Attend a free class on how to prune your plants (the good, the bad and the ugly) for spring at 10 a.m. Jan. 5 at Sunnyside Nursery, 3915 Sunnyside Blvd., Marysville. For more information or to sign up, visit www.sunnysidenursery.net.

Talk to us

More in Life

Isabella Corsaro (Heidi), Kate Jaeger (Gretl), Jonas Winburn (Günter) and Kevin Vortmann (Hansel) star in Village Theatre’s production of “Hansel & Gretl & Heidi & Günter.” (Mark Kitaoka / Village Theatre)
Village Theatre back in 2022 with lineup that includes ‘Raisin’

The four-show season, which begins in February 2022, is intended to reflect perseverance and the road to recovery, Village’s artistic director says.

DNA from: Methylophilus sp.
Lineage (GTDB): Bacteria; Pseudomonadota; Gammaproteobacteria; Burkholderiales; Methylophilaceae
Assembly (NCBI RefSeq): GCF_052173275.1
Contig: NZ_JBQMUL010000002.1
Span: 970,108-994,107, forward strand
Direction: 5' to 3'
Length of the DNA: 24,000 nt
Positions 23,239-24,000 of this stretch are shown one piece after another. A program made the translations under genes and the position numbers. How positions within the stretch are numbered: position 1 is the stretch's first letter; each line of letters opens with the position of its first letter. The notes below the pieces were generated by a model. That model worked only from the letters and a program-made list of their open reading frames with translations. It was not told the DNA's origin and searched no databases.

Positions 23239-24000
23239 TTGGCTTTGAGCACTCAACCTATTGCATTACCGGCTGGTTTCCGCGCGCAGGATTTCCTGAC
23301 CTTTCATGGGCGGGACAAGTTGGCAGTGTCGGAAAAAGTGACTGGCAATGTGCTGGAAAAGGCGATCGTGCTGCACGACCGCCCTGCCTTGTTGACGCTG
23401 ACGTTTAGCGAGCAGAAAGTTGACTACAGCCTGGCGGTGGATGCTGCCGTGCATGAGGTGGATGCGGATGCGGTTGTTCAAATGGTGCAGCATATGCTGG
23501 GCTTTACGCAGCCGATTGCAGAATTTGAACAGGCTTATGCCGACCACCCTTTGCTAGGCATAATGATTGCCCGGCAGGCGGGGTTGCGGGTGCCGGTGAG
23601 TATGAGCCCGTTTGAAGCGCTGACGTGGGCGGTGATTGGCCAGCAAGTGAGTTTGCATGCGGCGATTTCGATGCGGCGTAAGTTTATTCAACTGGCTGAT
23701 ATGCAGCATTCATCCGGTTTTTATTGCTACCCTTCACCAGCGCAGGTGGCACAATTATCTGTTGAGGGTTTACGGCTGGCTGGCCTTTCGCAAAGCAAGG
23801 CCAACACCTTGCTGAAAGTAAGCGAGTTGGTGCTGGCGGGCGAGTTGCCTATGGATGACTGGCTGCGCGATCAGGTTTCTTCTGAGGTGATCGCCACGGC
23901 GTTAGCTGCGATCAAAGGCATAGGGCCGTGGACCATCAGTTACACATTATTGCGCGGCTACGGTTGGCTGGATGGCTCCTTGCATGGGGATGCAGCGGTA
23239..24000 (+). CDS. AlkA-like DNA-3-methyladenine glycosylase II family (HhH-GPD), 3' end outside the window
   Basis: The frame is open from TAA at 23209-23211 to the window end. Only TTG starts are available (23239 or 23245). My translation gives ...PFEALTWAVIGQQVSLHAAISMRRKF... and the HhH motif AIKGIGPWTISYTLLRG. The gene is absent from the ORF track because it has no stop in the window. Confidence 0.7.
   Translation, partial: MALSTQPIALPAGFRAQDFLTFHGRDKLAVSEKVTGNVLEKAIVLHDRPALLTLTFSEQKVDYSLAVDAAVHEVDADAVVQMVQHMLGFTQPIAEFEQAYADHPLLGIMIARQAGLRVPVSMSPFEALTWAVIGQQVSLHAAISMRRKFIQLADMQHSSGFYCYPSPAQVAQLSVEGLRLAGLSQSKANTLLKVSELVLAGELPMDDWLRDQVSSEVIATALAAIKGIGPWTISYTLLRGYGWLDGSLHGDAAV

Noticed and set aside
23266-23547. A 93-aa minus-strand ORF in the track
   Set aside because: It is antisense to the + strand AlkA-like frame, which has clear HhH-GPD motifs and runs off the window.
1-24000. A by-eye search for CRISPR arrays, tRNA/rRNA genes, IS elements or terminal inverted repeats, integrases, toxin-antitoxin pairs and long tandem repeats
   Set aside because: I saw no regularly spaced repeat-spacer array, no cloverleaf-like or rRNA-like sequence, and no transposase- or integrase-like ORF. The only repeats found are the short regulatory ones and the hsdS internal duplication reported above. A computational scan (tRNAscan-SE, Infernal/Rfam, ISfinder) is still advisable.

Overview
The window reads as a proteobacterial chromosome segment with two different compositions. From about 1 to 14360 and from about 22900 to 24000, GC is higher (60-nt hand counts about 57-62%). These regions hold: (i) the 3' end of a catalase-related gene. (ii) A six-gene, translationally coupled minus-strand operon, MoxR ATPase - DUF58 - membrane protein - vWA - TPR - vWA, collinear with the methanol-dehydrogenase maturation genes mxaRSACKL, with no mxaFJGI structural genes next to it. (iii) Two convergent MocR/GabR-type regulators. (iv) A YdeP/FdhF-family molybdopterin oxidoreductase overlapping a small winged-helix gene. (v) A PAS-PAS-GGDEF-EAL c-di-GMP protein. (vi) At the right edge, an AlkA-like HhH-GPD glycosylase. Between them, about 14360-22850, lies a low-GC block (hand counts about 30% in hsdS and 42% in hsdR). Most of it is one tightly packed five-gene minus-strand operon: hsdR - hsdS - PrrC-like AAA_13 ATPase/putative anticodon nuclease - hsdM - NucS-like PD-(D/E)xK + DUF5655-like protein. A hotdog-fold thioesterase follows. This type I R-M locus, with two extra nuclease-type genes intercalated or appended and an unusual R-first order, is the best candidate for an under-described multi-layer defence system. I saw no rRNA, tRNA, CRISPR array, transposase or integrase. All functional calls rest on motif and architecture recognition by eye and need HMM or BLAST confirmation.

Filmmaker Daniel A. Cardenas, of Everett, in a hop field in the Yakima Valley in 2014. (Bakerbuilt Works)
Everett filmmaker’s documentary does deep dive into hops

“Hopped Up: How Yakima Valley Changed Craft Beer Forever” won an award at this year’s Ellensburg Film Festival.

One of the Jetty Island ferry captains waits for boarders as the ferry begins operations for the summer on Wednesday, Jul. 6, 2016 in Everett, Wa. (Andy Bronson / The Herald)
All aboard: Jetty Island ferry reservations are available

The passenger ferry service from the Port of Everett to a sandy bar runs July 5 through Labor Day.

Taleah Burr (left right), Laurel Harrison, Caitlin Hitchner and Kelsey Jinneman-Fairbanks are four teachers at Challenger Elementary in Everett got Roman numeral '4' tattoos to represent their "Core 4" solidarity the day after their first year teaching in 2014.  (Kevin Clark / The Herald)